Six Cambodians died and several more were injured in two traffic accidents inside Thailand over the weekend as tens of thousands of migrant workers continued to stream back to Cambodia in the wake of a clampdown on illegal laborers by the Thai Army.
The six were being transported back to Cambodia by the Thai Army when their truck burst a tire and overturned in Chachoengsao province, killing them and the Thai driver, according to Kirth Bunleap, chief of staff for the Poipet checkpoint immigration police.
“We only got the news, but their bodies have not yet arrived at Poipet,” he said.
Foreign Affairs Ministry spokesman Koy Kuong said the accident occurred at about 1 a.m. Sunday and that the dead included five men and a woman.
He said another 13 Cambodians were injured in the accident.
“Our council people [in Thailand] went there, to the area, and now they look after the wounded,” Mr. Kuong said. The dead and wounded were being sent back to Cambodia, he added.
A Thai Army spokesman and Thailand’s ambassador to Cambodia, Pakdi Touchayoot, could not be reached for comment.
Poipet City governor Ngor Mengchruon said another six Cambodian migrant workers were injured when their truck also burst a tire and overturned in a separate accident Sunday close to the Thai-Cambodian border and were brought across the Poipet checkpoint at about 10:30 a.m.
Khe Pisith, a nurse at a Poipet health care center, said the six suffered mostly cuts to their faces and bodies and were sent to Banteay Meanchey provincial referral hospital for treatment.
Though both accidents occurred while the Cambodians were being forcibly deported or fleeing threats of arrest by the Thai military, which has been ruling the country under ever-stricter martial law since deposing the government there last month, the Foreign Affairs Ministry’s Mr. Kuong was wary of putting any blame on the Thai regime.
“I don’t know yet, because it is just a simple accident,” he said. “No one chase[d] them.”
Yet the migrant workers continue to come home in droves.
Mr. Mengchruon, the Poipet governor, said more than 117,000 Cambodians came across the local checkpoint from June 6 through to Saturday night. Almost 44,000 workers crossed the Poipet border checkpoint on Saturday alone, according to Mr. Bunleap of the immigration police.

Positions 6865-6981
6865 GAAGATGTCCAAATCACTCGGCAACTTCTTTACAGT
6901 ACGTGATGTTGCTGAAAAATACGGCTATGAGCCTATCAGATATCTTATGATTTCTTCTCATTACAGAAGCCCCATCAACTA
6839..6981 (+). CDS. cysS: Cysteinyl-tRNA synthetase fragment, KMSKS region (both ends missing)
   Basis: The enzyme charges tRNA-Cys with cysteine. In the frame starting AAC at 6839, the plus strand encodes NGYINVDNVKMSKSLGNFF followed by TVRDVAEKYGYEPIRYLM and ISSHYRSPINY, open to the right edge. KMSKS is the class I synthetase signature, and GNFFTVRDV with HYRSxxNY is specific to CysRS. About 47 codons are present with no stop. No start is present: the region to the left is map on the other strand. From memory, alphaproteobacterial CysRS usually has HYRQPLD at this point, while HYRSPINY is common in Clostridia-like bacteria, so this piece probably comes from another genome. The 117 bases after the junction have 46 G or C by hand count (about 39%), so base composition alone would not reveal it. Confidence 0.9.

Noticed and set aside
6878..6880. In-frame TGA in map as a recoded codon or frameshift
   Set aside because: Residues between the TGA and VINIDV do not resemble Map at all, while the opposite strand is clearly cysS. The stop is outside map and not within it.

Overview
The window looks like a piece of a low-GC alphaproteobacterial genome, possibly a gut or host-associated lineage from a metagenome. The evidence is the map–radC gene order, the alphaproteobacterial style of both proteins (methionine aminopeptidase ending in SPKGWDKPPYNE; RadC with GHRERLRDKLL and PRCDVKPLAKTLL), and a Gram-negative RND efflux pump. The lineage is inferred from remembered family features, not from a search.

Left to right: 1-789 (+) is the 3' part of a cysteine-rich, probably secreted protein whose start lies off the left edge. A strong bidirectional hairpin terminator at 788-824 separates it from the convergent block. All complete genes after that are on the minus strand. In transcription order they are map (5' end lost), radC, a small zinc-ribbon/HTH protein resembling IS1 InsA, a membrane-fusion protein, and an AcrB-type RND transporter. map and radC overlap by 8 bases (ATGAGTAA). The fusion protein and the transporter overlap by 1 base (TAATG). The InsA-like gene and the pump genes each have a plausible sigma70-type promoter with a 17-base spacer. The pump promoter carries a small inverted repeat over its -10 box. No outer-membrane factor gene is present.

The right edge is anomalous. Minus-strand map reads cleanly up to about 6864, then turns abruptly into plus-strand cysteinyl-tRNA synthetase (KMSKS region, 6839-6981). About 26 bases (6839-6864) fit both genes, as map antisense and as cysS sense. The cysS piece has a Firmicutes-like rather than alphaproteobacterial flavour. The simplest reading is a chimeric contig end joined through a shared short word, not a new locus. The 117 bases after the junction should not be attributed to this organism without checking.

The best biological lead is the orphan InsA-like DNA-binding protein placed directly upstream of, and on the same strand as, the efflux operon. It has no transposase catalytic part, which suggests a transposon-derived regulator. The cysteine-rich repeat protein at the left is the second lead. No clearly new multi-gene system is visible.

San Khit, who heads the Cambodian Red Cross’ Banteay Meanchey office, said four of his staff and some 30 volunteers were at the Poipet checkpoint offering the returnees food to tide them over until they could find a way back to their home provinces.
Many more are likely to be on the way. The Thai and Cambodian governments estimate that anywhere from 160,000 to 200,000 Cambodians were working in Thailand illegally before the exodus began. Cambodian rights group Adhoc says the number is closer to 400,000.
They all left Cambodia looking for better jobs and higher wages. Now that they’re coming back, the government is scrambling to cope.
The Labor Ministry has been running ads in Khmer-language papers since Friday with phone numbers returnees can call to apply for new jobs and register for training programs.
Labor Ministry spokesman Heng Suor said 25 training programs were on offer in centers opening up across the country: everything from a one-week agriculture course to a four-month program in hair styling, all free of charge.
“No one has come yet, but we are waiting for them to come to get skills and to find work,” he said.
Mr. Suor said there were also some 50,000 jobs the country’s foreign investors have been asking the Labor Ministry to help them fill, jobs he hoped some of Cambodia’s returning migrant workers could transition into.
Lay Nhanh, 53, crossed the Poipet checkpoint Sunday after a year working construction jobs in Thailand earning about 250 baht (or about $7.70) a day to help support his wife and children back home in Battambang province.
Mr. Nhanh said he left in fear of rumors that illegal migrants were being arrested and was now planning to head home, where he hoped to tap into the Labor Ministry’s new recruitment drive.
“I would be very happy if they can give me 30,000 riel [about $7.50] a day. With that I can buy food and medicine,” he said.
“It will be very difficult for me if I get less than that.”
(Additional reporting by Zsombor Peter)
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